Asphyxiation is rarely a concern on a family camping trip. But this month, on a stormy night in northern Minnesota, my wife and I awoke lightheaded and out of sorts. “I feel on the verge of hyperventilating,” my wife said.
It was after midnight, and our tent was crammed with two adults and three small sleeping kids. Rain tapped on the roof. The tent’s windows and top vent were closed tight. Inside, the air was clammy and hot, the tent a sealed chamber akin to a plastic bag.
The Coleman Company Inc., a self-proclaimed leader in “the innovation and marketing of outdoor products,” had struck out with its latest easy-to-erect camping tent. The Instant Tent 4, touted to set up in one minute or less, has heavy-duty walls and hinging poles that snap into place.
On our camping trip, the four-person tent, which costs just $136.99, did in fact set up with ease. Unfold the bundle of nylon and interlinked poles from its duffel bag and the shelter almost pops to its shape.
The compromise for this convenience is a poor-performing design. No doubt, the Instant Tent will work fine on a clear night. But if hard rain comes, look out.
The roof and durable floor will not leak. But the walls, which are made of fabric that’s “twice as thick” as standard tent fabric, according to Coleman, make for a stuffy place to sleep.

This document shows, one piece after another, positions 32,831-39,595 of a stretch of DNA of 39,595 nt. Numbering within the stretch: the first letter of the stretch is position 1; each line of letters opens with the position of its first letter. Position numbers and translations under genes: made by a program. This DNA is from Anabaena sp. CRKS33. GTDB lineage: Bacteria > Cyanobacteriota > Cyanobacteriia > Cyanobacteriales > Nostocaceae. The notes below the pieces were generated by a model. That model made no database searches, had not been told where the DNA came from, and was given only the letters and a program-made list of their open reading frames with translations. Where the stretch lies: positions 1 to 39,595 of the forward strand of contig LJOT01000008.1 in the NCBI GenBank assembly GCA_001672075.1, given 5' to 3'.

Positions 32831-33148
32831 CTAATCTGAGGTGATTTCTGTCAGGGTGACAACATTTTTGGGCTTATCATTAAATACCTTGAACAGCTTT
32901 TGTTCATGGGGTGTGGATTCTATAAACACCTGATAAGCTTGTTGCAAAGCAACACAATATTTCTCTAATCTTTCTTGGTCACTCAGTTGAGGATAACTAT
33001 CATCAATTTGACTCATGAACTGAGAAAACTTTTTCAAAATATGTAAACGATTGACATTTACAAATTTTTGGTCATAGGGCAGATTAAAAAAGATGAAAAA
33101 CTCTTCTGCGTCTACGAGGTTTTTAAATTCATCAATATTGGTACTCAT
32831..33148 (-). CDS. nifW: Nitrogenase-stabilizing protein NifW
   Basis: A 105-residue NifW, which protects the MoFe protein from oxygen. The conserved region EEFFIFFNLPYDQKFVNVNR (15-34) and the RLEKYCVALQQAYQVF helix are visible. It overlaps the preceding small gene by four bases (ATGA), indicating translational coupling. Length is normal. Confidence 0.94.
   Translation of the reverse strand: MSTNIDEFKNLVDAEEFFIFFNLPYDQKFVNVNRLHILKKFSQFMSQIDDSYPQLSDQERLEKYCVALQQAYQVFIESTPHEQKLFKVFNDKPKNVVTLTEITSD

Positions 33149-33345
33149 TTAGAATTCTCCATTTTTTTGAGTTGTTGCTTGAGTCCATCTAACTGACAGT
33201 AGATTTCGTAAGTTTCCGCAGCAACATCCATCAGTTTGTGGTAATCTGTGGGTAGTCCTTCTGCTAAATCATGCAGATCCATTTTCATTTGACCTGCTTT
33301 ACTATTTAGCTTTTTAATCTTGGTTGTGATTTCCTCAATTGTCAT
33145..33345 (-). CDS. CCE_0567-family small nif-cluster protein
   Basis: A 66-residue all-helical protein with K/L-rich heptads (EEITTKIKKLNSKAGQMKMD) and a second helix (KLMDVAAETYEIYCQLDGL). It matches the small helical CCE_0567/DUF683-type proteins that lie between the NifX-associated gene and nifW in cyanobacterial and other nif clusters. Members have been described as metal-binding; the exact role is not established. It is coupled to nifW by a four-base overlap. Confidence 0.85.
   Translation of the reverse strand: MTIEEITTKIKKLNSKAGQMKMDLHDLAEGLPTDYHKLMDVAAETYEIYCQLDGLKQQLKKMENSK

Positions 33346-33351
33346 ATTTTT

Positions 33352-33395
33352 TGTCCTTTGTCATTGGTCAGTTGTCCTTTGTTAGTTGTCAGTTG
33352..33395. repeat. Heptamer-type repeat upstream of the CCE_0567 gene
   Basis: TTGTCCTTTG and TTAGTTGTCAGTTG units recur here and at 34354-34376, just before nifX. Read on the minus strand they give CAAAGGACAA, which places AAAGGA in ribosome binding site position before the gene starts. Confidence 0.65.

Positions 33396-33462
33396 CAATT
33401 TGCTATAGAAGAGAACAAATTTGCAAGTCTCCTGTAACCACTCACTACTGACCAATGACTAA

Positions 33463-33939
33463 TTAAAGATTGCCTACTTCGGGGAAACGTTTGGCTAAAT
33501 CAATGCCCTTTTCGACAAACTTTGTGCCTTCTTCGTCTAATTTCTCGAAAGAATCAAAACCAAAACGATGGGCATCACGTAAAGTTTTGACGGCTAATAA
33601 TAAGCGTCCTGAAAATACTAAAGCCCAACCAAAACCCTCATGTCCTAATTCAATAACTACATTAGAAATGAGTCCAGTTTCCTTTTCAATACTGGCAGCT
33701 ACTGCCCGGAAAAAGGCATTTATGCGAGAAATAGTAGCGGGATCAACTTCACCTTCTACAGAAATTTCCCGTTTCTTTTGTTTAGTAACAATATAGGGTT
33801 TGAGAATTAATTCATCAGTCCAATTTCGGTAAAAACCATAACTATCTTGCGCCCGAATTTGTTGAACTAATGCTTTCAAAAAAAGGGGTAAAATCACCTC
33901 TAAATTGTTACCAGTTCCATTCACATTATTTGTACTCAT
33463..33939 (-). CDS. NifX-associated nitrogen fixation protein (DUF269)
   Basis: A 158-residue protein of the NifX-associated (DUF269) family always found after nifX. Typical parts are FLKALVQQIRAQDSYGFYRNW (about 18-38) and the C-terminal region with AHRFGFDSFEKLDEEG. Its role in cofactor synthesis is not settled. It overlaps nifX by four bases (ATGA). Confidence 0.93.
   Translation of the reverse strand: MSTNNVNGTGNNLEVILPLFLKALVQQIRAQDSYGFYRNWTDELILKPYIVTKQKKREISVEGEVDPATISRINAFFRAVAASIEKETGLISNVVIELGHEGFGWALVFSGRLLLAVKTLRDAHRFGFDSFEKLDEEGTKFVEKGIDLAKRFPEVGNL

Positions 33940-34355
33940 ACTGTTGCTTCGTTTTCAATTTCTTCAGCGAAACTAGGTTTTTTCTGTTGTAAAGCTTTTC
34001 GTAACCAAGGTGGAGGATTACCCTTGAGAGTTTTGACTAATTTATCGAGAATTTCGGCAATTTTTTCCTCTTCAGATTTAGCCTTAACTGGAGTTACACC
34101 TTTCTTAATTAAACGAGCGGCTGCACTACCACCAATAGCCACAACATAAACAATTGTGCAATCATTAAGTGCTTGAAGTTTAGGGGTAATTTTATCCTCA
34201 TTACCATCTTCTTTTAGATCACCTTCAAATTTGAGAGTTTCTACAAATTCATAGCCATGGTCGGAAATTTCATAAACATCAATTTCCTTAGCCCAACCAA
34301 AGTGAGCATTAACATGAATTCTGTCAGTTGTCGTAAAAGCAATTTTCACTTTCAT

Need some air? There is no rain fly or awning to shield the windows. Unzip a window and you expose the screens, which are angled toward the sky, to the rain falling down.
It was too hot inside the tent on our trip, despite temps in the 60s outside. We gave in after our midnight awakening and pulled the zippers open on each window a crack. Later, when the storm built up again, I zipped the shelter closed tight.
In addition to stale air, the sealed tent holds moisture in like a sponge. We awoke in the morning to a ceiling patterned with dew, the respiration-induced droplets threatening to rain down if an arm but glanced off the taut Coleman walls.
Further annoyances: Lying in the quiet of the North Woods, the tent itself was unusually loud. The floor fabric is crinkly and noisy when you move. The dual zipper pulls on the windows and door, which are made of metal, tap together with the breeze to make a quiet but persistent “ting-ting-ting” to interrupt the nature outside.
The Instant Tent 4 will no doubt find fans in car campers who hold setup convenience as a No. 1 trait. Anyone who knows tents will be disappointed in the clammy and poorly-designed Coleman camp shelter.
—Stephen Regenold is founder and editor of www.gearjunkie.com.